The 5 Signs of Melanoma

5 signs of melanomaSpring is here, summer’s on its way, and that means gorgeous sunshine, beautiful skies, lots of time outdoors with friends and neighbors…and increased exposure to the harmful rays of the sun. Although you should be checking your skin all year round, this is a good season to review the 5 signs of melanoma.

What is Melanoma?

Melanoma is a type of skin cancer that starts in the melanocytes, the cells that produce the pigment melanin. Too much exposure to the sun’s UV rays can damage the DNA in those cells, which is what leads to the cancer. According to the Skin Cancer Foundation, unhealthy exposure to the sun is responsible for the vast majority of melanomas – close to 86%.

The good news about melanoma is that, with proper precaution, it’s largely preventable. Also, unlike many other cancers, it’s not difficult to detect it early if you know what to look for.

The 5 Signs of Melanoma

According to dermatologists and oncologists across the board, there are 5 signs of melanoma to look out for. These are known as the ABCDEs. While everyone should check their skin regularly, it’s a good idea to memorize this list and do a monthly body check if you or someone tends to get moles. So let’s take a look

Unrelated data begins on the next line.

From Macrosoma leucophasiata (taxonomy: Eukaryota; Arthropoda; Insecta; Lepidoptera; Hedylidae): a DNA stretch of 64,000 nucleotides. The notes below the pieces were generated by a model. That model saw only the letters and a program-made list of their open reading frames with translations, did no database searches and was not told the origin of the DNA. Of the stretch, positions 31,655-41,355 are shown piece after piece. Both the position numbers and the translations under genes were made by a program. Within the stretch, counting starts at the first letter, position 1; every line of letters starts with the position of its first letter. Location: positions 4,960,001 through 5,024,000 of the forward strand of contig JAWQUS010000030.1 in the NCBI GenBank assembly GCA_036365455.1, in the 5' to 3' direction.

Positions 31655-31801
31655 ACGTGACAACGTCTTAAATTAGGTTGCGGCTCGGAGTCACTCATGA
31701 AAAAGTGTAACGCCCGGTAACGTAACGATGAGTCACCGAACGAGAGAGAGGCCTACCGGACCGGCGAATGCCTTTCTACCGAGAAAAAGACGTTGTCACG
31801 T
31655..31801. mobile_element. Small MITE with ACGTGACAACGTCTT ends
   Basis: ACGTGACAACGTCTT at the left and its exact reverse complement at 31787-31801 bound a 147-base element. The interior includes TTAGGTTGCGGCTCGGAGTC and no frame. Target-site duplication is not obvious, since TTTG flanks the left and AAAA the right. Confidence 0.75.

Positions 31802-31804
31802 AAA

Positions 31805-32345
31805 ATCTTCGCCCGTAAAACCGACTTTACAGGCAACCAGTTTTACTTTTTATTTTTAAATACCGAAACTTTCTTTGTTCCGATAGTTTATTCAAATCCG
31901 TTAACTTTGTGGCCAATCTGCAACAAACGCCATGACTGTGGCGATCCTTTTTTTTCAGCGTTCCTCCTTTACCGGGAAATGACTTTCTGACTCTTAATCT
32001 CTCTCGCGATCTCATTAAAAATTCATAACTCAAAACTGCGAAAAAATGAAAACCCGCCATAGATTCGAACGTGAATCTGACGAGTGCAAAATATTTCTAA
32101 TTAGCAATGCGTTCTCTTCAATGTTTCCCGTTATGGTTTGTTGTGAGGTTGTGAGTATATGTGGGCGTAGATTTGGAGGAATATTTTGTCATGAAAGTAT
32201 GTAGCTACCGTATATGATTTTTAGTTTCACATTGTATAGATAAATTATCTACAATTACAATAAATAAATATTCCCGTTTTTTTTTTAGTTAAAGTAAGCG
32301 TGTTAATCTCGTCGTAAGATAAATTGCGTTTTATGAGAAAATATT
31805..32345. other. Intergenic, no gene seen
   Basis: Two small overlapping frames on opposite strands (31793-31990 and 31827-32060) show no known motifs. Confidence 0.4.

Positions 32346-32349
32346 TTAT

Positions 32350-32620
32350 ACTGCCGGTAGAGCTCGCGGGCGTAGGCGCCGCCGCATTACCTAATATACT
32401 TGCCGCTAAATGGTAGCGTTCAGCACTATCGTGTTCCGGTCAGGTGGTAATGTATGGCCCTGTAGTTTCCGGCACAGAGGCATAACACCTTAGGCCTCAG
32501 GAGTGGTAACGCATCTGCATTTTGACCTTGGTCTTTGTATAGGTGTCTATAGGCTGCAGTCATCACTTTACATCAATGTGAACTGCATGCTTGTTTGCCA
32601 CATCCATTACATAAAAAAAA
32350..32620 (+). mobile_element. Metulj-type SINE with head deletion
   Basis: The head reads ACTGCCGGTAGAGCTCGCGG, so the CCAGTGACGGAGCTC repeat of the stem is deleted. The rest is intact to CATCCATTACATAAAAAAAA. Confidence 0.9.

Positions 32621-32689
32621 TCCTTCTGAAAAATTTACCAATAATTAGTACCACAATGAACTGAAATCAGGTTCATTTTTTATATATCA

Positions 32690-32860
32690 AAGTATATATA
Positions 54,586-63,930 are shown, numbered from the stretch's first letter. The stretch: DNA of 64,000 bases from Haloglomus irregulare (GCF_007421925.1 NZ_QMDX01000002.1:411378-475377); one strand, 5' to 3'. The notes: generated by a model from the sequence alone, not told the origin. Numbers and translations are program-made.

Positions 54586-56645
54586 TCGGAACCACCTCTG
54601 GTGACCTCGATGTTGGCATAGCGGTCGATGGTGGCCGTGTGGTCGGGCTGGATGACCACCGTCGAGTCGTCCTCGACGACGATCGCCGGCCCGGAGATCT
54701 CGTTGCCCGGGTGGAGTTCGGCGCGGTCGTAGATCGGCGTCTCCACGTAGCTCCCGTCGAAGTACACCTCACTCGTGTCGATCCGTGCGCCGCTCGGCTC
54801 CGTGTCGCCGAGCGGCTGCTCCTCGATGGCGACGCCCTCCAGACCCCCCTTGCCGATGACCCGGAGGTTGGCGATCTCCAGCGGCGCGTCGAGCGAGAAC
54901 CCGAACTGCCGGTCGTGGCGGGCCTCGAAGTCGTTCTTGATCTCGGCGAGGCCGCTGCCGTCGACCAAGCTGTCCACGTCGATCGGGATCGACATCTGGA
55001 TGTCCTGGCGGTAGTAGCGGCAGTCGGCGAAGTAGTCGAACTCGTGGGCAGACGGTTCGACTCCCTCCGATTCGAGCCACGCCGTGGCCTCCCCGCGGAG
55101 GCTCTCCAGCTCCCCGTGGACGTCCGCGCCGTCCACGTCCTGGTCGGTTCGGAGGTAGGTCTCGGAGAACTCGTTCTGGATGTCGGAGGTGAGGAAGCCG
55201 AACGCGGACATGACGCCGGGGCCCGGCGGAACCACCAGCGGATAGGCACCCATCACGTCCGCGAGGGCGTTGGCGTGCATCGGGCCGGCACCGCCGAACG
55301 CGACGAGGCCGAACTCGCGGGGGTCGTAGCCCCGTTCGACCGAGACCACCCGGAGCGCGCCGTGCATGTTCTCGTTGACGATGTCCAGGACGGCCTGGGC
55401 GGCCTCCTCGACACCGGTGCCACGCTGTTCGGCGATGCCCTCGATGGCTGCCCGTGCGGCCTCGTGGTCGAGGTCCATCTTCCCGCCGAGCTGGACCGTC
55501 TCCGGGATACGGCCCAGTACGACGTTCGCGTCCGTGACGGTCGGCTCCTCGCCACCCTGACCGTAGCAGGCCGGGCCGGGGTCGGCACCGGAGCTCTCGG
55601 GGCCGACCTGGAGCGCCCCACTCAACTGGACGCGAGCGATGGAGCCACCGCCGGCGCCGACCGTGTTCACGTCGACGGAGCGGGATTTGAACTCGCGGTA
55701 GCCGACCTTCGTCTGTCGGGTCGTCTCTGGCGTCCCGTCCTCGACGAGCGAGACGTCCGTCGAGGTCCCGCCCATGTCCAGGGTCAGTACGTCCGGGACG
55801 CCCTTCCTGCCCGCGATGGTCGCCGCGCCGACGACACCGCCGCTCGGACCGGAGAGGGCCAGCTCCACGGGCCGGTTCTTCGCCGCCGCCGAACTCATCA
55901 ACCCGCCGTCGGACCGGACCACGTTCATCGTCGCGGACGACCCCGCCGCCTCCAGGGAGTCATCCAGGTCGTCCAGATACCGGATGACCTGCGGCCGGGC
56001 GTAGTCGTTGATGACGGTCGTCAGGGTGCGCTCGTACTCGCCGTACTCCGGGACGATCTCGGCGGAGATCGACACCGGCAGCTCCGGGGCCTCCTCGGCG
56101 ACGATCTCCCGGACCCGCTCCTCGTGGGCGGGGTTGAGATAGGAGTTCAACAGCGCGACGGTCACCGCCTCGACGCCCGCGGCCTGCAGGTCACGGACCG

A is for Asymmetry

The first sign is asymmetry. Regular, benign, nothing-to-see-here moles are symmetrical. If you take a ruler or even a toothpick and lay it across the mole, the two halves on either side will look exactly the same. With melanoma, however, the two sides won’t match.

B is for Borders

According to the American Academy of Dermatology, the borders of a malignant mole are “irregular, scalloped or poorly defined.” Benign moles, on the other hand, have smooth, easily recognizable borders.

C is for Color

The third sign of melanoma is an unusual or irregular color. If a mole seems to have a few different colors in it – or if it’s darker in some places and lighter in others – that’s a sign that it’s time to head to the dermatologist.

D is for Diameter

Most benign moles are small. Melanomas, however, tend to be larger than 6 millimeters in diameter. That’s about the size of a pencil eraser. So if an old mole suddenly seems larger, keep your eye on it.

E is for Evolving

The last of the 5 signs of melanoma means you need to be vigilant about the moles you already have. If the appearance of an old mole starts to change – in size, color, or anything else – check it out immediately.

While we all hope that we never see any of these signs, the facts are that most melanomas are detected by patients, not doctors. And the earlier they’re caught, the better the chances of recovery.